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The Joint Research Centre (JRC) is the European Commission's science and knowledge service which employs scientists to carry out research in order to provide independent scientific advice and support to EU policy.
New computer models that estimate the social and economic impacts of flooding help to protect communities from devastating floods and to reduce the economic losses associated with them. A new study published in Nature Climate Change, co-authored by JRC scientists, reviews how global flood risk models are being used in practice to reduce flood impacts around the world.
Using case studies, the article reviews how different global flood risk models, such as the Aqueduct Global Flood Analyzer, the SSBN-flow model or GloFAS (Global Flood Awareness System), have been developed in a cooperation between research, government or aid organisations and are used in practice.
For example, the Global Flood Awareness System (GloFAS), jointly developed between the JRC and the European Centre for Medium-Range Weather Forecasts, is currently being employed by the Red Cross/Red Crescent Climate Centre to test a forecast-based financing system in developing countries to trigger preventive actions before a flood occurs. These preventive actions include large-scale efforts such as distributing water purification tablets in entire villages. Such measures are beneficial to local communities even if the flood does not actually happen and help international aid organisations to make better use of their available funds. In addition, GloFAS is being used by national authorities such as CEMADEN (Centro Nacional de Monitoramento e Alertas de Desastres Naturais) for Brazilian river basins where currently no national flood early warning system exists.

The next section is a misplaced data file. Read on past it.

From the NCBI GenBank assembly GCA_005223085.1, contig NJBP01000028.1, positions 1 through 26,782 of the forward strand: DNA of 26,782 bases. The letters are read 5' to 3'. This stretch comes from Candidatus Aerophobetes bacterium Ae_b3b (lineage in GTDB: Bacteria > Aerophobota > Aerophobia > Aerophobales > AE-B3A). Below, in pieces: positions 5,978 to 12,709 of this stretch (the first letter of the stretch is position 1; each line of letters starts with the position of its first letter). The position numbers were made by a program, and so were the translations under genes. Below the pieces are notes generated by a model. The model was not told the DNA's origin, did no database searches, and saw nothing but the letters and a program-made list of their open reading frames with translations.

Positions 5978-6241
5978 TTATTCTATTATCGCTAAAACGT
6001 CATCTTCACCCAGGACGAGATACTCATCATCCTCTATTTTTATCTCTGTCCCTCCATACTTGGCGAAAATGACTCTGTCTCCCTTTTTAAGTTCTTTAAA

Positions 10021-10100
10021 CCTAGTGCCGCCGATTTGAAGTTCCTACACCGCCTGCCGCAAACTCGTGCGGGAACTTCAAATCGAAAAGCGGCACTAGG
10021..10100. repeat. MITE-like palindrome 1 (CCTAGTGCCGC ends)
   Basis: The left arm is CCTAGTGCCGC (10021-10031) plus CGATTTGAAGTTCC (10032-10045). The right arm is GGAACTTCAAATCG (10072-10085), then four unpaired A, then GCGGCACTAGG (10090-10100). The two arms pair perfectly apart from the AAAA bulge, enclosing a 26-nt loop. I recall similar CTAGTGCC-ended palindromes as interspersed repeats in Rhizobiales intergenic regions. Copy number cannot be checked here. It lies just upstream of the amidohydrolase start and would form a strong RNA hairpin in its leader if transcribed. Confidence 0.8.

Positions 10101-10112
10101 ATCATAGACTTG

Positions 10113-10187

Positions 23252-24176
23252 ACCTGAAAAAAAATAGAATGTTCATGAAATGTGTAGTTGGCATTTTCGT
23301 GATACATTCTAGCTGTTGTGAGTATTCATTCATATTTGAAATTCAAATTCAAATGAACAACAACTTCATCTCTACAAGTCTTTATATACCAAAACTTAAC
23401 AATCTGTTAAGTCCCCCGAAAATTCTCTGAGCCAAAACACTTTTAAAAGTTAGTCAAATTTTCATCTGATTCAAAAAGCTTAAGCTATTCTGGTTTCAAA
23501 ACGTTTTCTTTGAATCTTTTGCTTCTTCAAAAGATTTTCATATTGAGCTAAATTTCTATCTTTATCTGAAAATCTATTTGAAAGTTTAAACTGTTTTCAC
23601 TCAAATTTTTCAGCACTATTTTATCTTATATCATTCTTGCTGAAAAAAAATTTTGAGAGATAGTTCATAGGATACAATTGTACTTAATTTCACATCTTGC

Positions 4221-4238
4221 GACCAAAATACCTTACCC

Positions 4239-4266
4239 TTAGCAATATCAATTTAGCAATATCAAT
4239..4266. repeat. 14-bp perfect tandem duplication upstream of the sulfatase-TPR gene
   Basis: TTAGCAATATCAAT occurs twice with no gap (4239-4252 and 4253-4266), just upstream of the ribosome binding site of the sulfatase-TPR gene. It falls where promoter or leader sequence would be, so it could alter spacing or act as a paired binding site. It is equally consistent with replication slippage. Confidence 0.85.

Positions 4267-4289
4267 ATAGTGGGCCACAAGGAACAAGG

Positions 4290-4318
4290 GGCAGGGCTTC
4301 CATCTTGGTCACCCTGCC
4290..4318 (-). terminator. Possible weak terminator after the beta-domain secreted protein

Further case studies in the paper outline the benefits of global flood risk models as well as their limitations and provide an insight into the future challenges requiring interdisciplinary research and a close collaboration with the user communities. Initiatives such as the JRC led Global Floods Partnership address those challenges by bringing together researchers and users of global flood risk models as demonstrated by this study. In addition, those models and initiatives support the EU's engagement in the recently adopted Sendai framework of Disaster Risk Reduction 2015-2030 and the EUs civil protection legislation.
The Global Flood Awareness System (GloFAS) couples state-of-the art weather forecasts with a hydrological model and with its continental scale set-up it provides downstream countries with information on upstream river conditions as well as continental and global overviews. GloFAS is still in a pre-operational research phase but access to the daily GloFAS flood forecasts through a web interface was launched during the last Global Floods Partnership conference in May 2015.
The Global Floods Partnership (GFP), led by the JRC and the Dartmouth Flood Observatory, was kicked off during the 4th meeting of the Global Flood Working Group in March 2014. Its objective is the development of flood observational and modelling infrastructure, leveraging on existing initiatives for better predicting and managing flood disaster impacts and flood risk globally.